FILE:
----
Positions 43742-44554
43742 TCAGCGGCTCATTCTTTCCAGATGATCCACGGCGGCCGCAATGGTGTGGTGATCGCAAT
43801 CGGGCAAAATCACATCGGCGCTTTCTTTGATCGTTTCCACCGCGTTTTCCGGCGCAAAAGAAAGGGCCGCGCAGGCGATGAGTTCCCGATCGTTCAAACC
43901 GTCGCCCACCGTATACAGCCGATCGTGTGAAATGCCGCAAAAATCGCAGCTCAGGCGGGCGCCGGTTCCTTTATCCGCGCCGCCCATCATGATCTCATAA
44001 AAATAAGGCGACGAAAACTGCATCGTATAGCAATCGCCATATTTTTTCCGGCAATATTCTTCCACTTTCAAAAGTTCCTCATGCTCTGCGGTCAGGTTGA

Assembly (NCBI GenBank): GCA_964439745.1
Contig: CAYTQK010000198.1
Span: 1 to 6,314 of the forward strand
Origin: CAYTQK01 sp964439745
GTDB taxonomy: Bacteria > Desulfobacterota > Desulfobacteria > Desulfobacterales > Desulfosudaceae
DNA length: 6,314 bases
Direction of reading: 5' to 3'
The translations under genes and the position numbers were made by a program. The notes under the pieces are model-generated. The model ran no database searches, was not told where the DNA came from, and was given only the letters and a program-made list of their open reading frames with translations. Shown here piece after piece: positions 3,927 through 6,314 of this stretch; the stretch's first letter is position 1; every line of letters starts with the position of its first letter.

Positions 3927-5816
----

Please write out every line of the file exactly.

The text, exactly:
Positions 43742-44554
43742 TCAGCGGCTCATTCTTTCCAGATGATCCACGGCGGCCGCAATGGTGTGGTGATCGCAAT
43801 CGGGCAAAATCACATCGGCGCTTTCTTTGATCGTTTCCACCGCGTTTTCCGGCGCAAAAGAAAGGGCCGCGCAGGCGATGAGTTCCCGATCGTTCAAACC
43901 GTCGCCCACCGTATACAGCCGATCGTGTGAAATGCCGCAAAAATCGCAGCTCAGGCGGGCGCCGGTTCCTTTATCCGCGCCGCCCATCATGATCTCATAA
44001 AAATAAGGCGACGAAAACTGCATCGTATAGCAATCGCCATATTTTTTCCGGCAATATTCTTCCACTTTCAAAAGTTCCTCATGCTCTGCGGTCAGGTTGA

Assembly (NCBI GenBank): GCA_964439745.1
Contig: CAYTQK010000198.1
Span: 1 to 6,314 of the forward strand
Origin: CAYTQK01 sp964439745
GTDB taxonomy: Bacteria > Desulfobacterota > Desulfobacteria > Desulfobacterales > Desulfosudaceae
DNA length: 6,314 bases
Direction of reading: 5' to 3'
The translations under genes and the position numbers were made by a program. The notes under the pieces are model-generated. The model ran no database searches, was not told where the DNA came from, and was given only the letters and a program-made list of their open reading frames with translations. Shown here piece after piece: positions 3,927 through 6,314 of this stretch; the stretch's first letter is position 1; every line of letters starts with the position of its first letter.

Positions 3927-5816